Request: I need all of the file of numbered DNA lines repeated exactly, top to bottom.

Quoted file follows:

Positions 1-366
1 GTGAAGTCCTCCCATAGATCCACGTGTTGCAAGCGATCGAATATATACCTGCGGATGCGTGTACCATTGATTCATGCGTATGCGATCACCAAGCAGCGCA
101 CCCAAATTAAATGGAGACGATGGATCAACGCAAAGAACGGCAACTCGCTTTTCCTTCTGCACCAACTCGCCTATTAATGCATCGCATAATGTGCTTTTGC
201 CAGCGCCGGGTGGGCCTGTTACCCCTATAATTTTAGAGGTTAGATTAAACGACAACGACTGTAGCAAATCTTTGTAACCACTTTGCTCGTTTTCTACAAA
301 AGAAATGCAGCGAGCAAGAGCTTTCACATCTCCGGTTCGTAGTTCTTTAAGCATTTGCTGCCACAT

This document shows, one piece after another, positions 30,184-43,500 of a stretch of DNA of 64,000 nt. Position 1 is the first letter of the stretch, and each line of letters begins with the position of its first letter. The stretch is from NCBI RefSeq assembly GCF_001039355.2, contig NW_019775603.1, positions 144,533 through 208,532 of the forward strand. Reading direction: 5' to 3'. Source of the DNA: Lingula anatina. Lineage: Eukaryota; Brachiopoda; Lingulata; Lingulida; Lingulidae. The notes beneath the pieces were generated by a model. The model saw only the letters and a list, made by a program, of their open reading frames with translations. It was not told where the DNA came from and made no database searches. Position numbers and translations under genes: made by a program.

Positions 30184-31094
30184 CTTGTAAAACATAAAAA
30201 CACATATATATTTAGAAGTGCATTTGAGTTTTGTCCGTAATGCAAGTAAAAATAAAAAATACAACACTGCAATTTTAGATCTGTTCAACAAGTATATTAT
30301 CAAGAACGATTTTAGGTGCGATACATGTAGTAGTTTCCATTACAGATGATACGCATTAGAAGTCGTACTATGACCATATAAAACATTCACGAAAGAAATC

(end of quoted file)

Positions 1-366
1 GTGAAGTCCTCCCATAGATCCACGTGTTGCAAGCGATCGAATATATACCTGCGGATGCGTGTACCATTGATTCATGCGTATGCGATCACCAAGCAGCGCA
101 CCCAAATTAAATGGAGACGATGGATCAACGCAAAGAACGGCAACTCGCTTTTCCTTCTGCACCAACTCGCCTATTAATGCATCGCATAATGTGCTTTTGC
201 CAGCGCCGGGTGGGCCTGTTACCCCTATAATTTTAGAGGTTAGATTAAACGACAACGACTGTAGCAAATCTTTGTAACCACTTTGCTCGTTTTCTACAAA
301 AGAAATGCAGCGAGCAAGAGCTTTCACATCTCCGGTTCGTAGTTCTTTAAGCATTTGCTGCCACAT

This document shows, one piece after another, positions 30,184-43,500 of a stretch of DNA of 64,000 nt. Position 1 is the first letter of the stretch, and each line of letters begins with the position of its first letter. The stretch is from NCBI RefSeq assembly GCF_001039355.2, contig NW_019775603.1, positions 144,533 through 208,532 of the forward strand. Reading direction: 5' to 3'. Source of the DNA: Lingula anatina. Lineage: Eukaryota; Brachiopoda; Lingulata; Lingulida; Lingulidae. The notes beneath the pieces were generated by a model. The model saw only the letters and a list, made by a program, of their open reading frames with translations. It was not told where the DNA came from and made no database searches. Position numbers and translations under genes: made by a program.

Positions 30184-31094
30184 CTTGTAAAACATAAAAA
30201 CACATATATATTTAGAAGTGCATTTGAGTTTTGTCCGTAATGCAAGTAAAAATAAAAAATACAACACTGCAATTTTAGATCTGTTCAACAAGTATATTAT
30301 CAAGAACGATTTTAGGTGCGATACATGTAGTAGTTTCCATTACAGATGATACGCATTAGAAGTCGTACTATGACCATATAAAACATTCACGAAAGAAATC